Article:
Longest-ever Stannah inclined platform lift

Stannah explains how it installed an inclined platform lift to improve accessibility for individuals with mobility challenges.

For many large corporate companies, Equality, Diversity and Inclusion (EDI) is an essential area of focus to ensure that every employee, client, supplier and visitor feels safe and welcome in their spaces. Furthermore, they want to make sure that they empower people with different abilities to achieve their full potential in the workplace.

Accessibility is therefore an important aspect of EDI: giving all people equal and independent access to an office building. People in wheelchairs and other mobility aids should be able to get into a building via the front entrance, and then access whatever level they require without needing special assistance. However, some existing buildings are more difficult to adapt for accessibility than others.

The client

The London offices of a leading professional services firm located on the iconic South Bank of the Thames.

The challenge

Although lifts are in use in the building, they did not provide step-free access to all areas of the building. However, the area of the building in need of additional accessibility could not structurally accommodate the construction of a vertical lift shaft. Demonstrating the firm’s commitment to EDI, the firm worked with lift and escalator consultants to find a solution that would make the building even more accessible.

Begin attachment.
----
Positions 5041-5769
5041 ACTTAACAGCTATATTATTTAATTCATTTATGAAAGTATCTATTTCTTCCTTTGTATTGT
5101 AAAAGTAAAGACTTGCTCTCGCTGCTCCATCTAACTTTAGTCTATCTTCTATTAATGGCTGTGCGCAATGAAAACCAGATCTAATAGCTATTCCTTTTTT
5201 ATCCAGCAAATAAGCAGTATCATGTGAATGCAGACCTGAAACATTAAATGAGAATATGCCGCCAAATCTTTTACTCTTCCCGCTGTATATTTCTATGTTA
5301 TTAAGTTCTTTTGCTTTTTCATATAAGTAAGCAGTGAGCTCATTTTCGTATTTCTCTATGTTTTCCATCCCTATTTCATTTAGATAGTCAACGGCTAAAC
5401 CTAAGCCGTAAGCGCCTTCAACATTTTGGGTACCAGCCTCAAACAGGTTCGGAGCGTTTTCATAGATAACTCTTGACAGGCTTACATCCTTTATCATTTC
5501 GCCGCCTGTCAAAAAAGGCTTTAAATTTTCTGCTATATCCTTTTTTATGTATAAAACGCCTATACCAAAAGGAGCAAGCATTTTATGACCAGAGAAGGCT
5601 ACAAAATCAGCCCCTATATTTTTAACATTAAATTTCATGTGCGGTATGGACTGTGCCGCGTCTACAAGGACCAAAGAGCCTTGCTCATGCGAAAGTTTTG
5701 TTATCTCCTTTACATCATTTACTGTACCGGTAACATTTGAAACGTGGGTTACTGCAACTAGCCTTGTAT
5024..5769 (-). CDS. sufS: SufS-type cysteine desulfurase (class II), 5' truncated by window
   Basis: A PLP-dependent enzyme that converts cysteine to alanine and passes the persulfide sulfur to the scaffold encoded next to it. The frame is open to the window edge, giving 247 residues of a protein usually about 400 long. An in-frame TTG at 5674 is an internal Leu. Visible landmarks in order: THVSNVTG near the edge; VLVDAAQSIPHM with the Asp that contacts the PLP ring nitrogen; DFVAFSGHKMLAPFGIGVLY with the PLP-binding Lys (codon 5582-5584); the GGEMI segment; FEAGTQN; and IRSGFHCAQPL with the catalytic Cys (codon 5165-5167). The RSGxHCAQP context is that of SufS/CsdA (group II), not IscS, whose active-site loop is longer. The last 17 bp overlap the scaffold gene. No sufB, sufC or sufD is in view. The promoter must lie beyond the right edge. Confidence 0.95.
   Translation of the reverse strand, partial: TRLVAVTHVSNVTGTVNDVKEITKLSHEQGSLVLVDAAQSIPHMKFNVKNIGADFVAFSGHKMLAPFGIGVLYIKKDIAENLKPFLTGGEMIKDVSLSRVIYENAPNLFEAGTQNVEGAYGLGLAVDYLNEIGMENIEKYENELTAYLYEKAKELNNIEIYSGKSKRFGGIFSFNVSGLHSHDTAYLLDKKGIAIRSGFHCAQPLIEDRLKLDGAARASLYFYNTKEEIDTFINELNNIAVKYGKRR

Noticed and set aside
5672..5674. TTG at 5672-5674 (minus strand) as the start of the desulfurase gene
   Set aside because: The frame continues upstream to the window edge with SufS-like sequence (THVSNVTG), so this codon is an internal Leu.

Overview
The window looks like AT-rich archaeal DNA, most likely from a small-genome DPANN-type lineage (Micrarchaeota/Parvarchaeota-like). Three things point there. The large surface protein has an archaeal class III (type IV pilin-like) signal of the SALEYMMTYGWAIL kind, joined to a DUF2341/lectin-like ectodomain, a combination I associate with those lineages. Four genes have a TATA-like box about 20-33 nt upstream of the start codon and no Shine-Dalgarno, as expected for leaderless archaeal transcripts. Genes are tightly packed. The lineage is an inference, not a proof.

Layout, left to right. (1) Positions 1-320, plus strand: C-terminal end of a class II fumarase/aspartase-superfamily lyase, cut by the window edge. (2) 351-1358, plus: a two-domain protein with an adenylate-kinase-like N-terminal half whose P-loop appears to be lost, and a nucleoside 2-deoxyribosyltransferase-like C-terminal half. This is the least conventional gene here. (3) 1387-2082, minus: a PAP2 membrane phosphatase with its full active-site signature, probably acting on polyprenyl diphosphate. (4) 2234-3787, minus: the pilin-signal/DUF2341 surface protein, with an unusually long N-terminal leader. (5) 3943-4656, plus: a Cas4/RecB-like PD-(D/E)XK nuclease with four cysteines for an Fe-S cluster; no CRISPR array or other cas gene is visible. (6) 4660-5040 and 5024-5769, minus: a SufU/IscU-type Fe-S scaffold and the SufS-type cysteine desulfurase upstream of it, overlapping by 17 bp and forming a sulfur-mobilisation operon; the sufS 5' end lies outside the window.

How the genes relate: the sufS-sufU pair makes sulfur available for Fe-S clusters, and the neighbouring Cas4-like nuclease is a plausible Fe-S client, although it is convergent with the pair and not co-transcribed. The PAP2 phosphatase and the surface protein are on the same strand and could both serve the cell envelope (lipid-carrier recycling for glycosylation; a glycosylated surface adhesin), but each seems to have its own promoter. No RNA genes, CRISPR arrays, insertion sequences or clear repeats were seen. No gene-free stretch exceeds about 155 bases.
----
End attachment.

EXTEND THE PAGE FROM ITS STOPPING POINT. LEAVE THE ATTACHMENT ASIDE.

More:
The consultants decided that a stairlift in an existing stairwell would be the best possible solution, but building a multi-level inclined lift would be a significant engineering challenge. Stannah was then selected as the lift company to supply and install the lift.

The result

Stannah installed a Stairiser CR model in pastel blue, featuring glazed panels and an upholstery folding seat. It is Stannah’s longest-ever inclined platform lift, travelling over 29 metres of travel and ascending 7 flights of stairs.

To safely and reliably accommodate the longer-than usual operation time travelling from the bottom to the top, a much stronger three-phase motor (0.75kw-1.1kw) and an increased power gearbox in the cabinet had to be custom installed. And to make sure the rails would securely hold the weight of the stairlift platform, plus its occupant, 64 support stanchions were installed to fix the stairlift to the floor.

Although the lift is typically used only once or twice a month, it will come as a relief for those with mobility challenges to know they can now come and go from floor to floor independently whenever they need to, no matter which part of the building they are in.